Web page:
When it comes to divisive issues in Louisiana, however, the oil industry’s impact on the environment tops the list of subjects most likely to instigate a brawl at the family crawfish boil. According to a recent Pew study, only 10 percent of Republican and Republican-leaning independents were deeply concerned with addressing climate change, whereas about half of Democrats ranked it as a top personal cause.

Here in Acadiana, legislators often push to decrease the oil and gas industry’s accountability for environmental damage. This summer, for instance, Lafayette Rep. Jean-Paul Coussan ushered a bill into law that allows industrial facilities to confidentially disclose environmental violations to the Louisiana Department of Environmental Quality, as well as receive reduced fines, for up to two years. This law makes it much harder for the public to get information about environmental threats like the ongoing Taylor spill. Coussan has argued the bill will make companies more forthcoming to state regulators. After some tweaks, it passed the Legislature by a landslide this year and was signed into law by Gov. John Bel Edwards.

Or, like the spill that followed last month’s Hurricane Ida, which Gov. Edwards said came from an old pipeline owned by the Houston-based oil and gas exploration company, Talos Energy.

Ballengée hopes his exhibit might make striking up a conversation on this hot-button topic a little easier for folks. 

“I think art is a really good strategy,” he says. “Because you connect to it at an individual level. You have an emotional response. And that, hopefully, transcends politics. The point isn’t to point a finger, but to create room for discussion.”

There’s some evidence, at least nationally, to suggest that folks are starting to talk about the environment. According to the same study that uncovered our nation’s deep partisan divide on the topic, about one in four U.S. adults reported that a friend or family member encouraged them in the past year to get involved with addressing climate change. And generationally, the political divide is shrinking, with younger Republicans pushing their party to take climate change more seriously.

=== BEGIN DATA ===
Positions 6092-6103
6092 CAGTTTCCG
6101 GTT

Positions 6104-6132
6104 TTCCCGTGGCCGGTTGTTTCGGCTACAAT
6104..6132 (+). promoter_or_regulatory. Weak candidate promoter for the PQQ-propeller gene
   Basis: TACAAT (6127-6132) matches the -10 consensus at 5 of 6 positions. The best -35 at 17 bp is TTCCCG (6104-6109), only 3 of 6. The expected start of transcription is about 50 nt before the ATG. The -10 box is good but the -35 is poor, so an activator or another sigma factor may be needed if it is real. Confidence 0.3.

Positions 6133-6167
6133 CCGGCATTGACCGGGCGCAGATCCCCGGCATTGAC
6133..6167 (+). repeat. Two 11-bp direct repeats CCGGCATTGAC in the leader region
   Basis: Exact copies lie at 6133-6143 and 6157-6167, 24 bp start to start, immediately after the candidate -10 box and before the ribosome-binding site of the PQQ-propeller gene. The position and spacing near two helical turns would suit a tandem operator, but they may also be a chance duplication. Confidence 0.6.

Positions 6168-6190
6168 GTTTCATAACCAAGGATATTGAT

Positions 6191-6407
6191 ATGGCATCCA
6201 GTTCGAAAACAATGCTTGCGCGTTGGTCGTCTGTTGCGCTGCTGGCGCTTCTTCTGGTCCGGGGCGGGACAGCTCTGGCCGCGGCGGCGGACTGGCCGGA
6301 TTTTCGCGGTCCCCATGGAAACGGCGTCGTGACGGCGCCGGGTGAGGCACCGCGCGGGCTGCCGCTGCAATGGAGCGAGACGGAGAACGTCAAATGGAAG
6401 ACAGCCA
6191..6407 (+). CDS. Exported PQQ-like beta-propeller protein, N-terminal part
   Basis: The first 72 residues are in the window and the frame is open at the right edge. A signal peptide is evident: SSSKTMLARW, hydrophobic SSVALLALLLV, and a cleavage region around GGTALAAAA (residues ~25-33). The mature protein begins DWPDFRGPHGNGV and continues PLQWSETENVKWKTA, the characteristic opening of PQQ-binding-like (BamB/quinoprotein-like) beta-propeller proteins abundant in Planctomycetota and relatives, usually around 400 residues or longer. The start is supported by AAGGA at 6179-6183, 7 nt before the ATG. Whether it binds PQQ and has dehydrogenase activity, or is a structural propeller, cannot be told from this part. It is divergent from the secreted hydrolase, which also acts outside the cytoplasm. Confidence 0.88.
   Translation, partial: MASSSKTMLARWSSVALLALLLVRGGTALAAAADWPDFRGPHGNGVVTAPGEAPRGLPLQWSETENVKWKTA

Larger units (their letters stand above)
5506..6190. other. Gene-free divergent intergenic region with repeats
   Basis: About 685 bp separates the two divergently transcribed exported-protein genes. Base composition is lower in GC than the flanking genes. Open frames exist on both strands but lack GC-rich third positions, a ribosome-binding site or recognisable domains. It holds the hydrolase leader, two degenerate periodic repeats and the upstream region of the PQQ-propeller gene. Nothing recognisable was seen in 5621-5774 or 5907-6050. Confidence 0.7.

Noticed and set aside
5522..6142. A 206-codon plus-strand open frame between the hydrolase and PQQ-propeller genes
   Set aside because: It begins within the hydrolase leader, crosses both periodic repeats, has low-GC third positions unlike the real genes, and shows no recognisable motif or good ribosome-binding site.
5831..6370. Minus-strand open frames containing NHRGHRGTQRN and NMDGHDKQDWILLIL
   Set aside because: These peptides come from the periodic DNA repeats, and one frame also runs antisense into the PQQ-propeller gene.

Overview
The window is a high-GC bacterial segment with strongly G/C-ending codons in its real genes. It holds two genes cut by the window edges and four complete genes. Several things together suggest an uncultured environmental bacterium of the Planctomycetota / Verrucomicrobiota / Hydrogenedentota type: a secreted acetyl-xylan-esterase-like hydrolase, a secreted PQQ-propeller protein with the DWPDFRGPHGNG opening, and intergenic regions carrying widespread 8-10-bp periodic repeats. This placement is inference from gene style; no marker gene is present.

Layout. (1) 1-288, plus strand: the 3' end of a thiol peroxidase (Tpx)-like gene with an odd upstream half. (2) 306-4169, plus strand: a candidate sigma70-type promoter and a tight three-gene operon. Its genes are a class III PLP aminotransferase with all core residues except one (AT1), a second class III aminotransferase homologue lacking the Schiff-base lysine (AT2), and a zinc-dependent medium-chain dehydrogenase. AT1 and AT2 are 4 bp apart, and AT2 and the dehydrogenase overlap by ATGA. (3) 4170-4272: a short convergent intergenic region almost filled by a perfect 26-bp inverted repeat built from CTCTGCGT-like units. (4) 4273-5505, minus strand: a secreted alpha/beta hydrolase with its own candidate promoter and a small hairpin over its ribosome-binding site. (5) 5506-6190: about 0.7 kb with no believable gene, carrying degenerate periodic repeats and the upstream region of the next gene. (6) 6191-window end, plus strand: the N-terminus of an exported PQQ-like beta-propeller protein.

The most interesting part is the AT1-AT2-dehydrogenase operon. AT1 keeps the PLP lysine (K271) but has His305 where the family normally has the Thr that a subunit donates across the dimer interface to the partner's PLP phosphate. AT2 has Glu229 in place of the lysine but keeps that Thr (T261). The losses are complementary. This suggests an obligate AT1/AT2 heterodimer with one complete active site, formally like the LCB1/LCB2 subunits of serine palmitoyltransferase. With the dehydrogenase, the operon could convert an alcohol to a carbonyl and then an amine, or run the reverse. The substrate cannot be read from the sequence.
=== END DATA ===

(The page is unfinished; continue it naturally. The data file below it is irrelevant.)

It can be hard to start a conversation on such a vast subject, though, because it’s hard to imagine such a frightening future. But if there’s one thing “Art of Loneliness” excels at, it’s providing a kind of emotional preview to how it might feel to live in a world without the diverse creatures that bring us such wonder now. Hanging on the red walls of the final room in the installation are framed prints from old publications with illustrations of now-extinct fauna. Ballengée has physically cut their pictures out, leaving animal-shaped holes through which you can see the red wall behind.

In one, a 1965 article from a Costa Rican science journal, a biologist raves about “an extraordinary new toad” whose “most startling coloration” inspired in him feelings of “disbelief and suspicion that someone had dipped the examples in enamel paint.” On the opposite page, nothing but two toad-shaped holes are left. It’s hard not to feel a pang of envy for the scientist, and a sense of loss for yourself.

In the center of the gallery, taxidermied animals cast gazes over viewers and onto their ancestors’ red-shaped absences on the nearby wall. For this installation, the only thing standing between the species still with us and the ones that aren’t, quite literally, is us.